King added: “Glee in Pittsburgh. Third seed in the AFC tournament. Ravens go home for the winter. Down the hall in Heinz Field, one of the toughest locker rooms Ravens observers had seen. “You could hear a pin drop. … Most crushed locker room I’ve ever seen.” It makes great theater but soul-crushing moments. Pittsburgh on the right day in January will be a tough out for the best teams in the league. Baltimore could have been, too. Great to win. Horrible to lose.”
Again, that “have not.” And, yes, horrible to lose.
|***"When you put that much into it – heart, soul, effort, belief in one another, a lot of hard work – it's going to sting for us. It's going to sting for our fans. It's going to sting for everyone, because we care." - John Harbaugh, last Monday***|
Because you can’t see crap from the bench area, which is where I went with two minutes left in the game, I had to go back and watch that final Steeler drive to help me understand what happened and maybe, just maybe, to excommunicate this stink from my soul.
I watched the coaches’ high sideline video of the Steelers’ 10-play series.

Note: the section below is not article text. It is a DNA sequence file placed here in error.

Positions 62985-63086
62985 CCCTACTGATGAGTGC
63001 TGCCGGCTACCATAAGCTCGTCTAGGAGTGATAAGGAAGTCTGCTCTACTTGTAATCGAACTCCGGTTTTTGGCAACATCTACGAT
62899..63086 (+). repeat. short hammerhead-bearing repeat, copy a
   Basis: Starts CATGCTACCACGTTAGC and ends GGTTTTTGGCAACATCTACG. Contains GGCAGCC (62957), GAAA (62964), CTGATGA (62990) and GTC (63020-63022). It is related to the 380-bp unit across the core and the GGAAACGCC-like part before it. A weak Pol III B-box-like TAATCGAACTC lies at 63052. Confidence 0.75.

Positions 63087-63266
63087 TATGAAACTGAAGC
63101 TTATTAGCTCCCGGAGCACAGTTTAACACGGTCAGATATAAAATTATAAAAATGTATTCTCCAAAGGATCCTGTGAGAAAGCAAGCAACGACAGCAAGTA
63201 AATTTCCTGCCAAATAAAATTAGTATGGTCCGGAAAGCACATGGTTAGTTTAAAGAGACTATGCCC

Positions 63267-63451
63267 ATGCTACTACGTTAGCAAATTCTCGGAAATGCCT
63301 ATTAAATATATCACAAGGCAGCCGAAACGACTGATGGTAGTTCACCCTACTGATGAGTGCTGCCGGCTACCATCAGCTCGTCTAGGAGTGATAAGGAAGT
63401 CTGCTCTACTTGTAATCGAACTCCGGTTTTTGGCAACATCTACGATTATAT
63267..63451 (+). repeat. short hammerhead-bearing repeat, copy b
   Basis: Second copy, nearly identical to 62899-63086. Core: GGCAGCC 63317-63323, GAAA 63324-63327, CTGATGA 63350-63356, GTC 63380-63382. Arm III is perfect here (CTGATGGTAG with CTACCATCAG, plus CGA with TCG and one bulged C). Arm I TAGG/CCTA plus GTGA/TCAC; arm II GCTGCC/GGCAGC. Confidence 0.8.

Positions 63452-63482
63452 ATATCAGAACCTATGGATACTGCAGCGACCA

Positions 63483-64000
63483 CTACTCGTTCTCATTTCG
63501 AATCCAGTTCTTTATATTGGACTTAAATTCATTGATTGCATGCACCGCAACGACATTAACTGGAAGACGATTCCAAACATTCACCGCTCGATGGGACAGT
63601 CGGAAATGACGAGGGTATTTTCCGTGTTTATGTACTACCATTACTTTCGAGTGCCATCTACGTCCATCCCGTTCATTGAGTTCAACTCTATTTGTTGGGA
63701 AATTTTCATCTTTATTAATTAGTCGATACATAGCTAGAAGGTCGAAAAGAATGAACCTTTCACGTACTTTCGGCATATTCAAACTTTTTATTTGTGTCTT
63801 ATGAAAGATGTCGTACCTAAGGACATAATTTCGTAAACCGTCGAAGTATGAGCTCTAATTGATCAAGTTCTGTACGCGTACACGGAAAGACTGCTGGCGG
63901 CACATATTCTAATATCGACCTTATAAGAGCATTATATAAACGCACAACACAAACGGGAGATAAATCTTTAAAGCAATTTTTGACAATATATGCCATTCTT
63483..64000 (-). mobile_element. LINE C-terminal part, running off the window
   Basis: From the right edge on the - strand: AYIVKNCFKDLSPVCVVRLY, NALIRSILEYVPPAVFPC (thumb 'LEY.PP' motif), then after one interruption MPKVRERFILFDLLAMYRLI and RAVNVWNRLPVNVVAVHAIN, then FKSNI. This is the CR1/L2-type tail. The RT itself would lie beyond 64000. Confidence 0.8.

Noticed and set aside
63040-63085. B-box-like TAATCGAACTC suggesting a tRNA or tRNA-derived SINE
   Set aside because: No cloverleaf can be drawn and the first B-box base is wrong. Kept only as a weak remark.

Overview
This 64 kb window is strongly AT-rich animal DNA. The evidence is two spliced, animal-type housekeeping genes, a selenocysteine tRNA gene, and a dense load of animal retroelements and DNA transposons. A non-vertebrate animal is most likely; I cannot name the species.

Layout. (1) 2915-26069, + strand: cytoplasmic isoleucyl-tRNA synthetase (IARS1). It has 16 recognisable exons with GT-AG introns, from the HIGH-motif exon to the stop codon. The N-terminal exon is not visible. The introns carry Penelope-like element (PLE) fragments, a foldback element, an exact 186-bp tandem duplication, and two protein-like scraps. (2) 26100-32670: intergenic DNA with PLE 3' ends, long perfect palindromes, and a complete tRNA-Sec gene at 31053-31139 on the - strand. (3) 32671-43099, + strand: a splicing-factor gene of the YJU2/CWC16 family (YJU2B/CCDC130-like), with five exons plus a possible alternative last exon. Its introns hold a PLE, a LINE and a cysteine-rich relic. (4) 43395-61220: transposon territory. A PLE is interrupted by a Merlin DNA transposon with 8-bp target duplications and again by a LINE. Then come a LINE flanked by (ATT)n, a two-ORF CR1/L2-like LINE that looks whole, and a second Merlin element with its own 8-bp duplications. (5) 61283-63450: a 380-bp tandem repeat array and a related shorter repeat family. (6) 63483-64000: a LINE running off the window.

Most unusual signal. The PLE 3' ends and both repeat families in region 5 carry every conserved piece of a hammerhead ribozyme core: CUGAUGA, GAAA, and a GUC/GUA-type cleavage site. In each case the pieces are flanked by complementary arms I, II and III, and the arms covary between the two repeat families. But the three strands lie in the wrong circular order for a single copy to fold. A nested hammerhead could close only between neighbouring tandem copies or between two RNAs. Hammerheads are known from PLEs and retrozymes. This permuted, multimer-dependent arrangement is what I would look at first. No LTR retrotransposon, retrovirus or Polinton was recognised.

On the first play, we sent cornerback Jerraud Powers on a blitz at Big Ben’s right arm. Roethlisberger quickly released over and around the charging Powers, completing to tight end Jesse James for three yards. The play took four seconds, and Ben then found Brown for eight yards to the Steelers’ 36 for a first down. We showed a five-man front on the play with linebacker Albert McClellan dropping back into coverage. C.J. Mosley came on a rush and looped with Timmy Jernigan for good pressure, but again, Ben was too quick.
(That play happened right in front of me. Brown was startling with his quickness to jump out of bounds in the face of our tacklers. We needed more time off the clock, and Brown didn’t let that happen.)
On the third play, we showed six on the line, and Eric Weddle came on a blitz. Elvis Dumervil forced Ben to step up in the pocket, and his pass zipped by a leaping Terrell Suggs for a 16-yard completion to our 48. Timeout Pittsburgh with 1:02 on the clock. (I was reminded on this play what one of our scouts told me: “Ben is as good as any quarterback ever at extending plays. He’s huge. He’s erect, has great feet and releases in a blink.”)
Play four: We showed seven at the line, rushed five, and Ben hit wide receiver Demarcus Ayers for nine yards to our 39. Ayers beat cornerback Tavon Young out of bounds. Play five was a crusher with two Steelers making outstanding plays. First, Ben escaped a five-man rush, stepping up to make Elvis miss. He then threw a bullet high, but a flying wide receiver Eli Rogers somehow grabbed it out of the sky for 20 yards and a first down at the 19. A spike followed, and 41 seconds remained.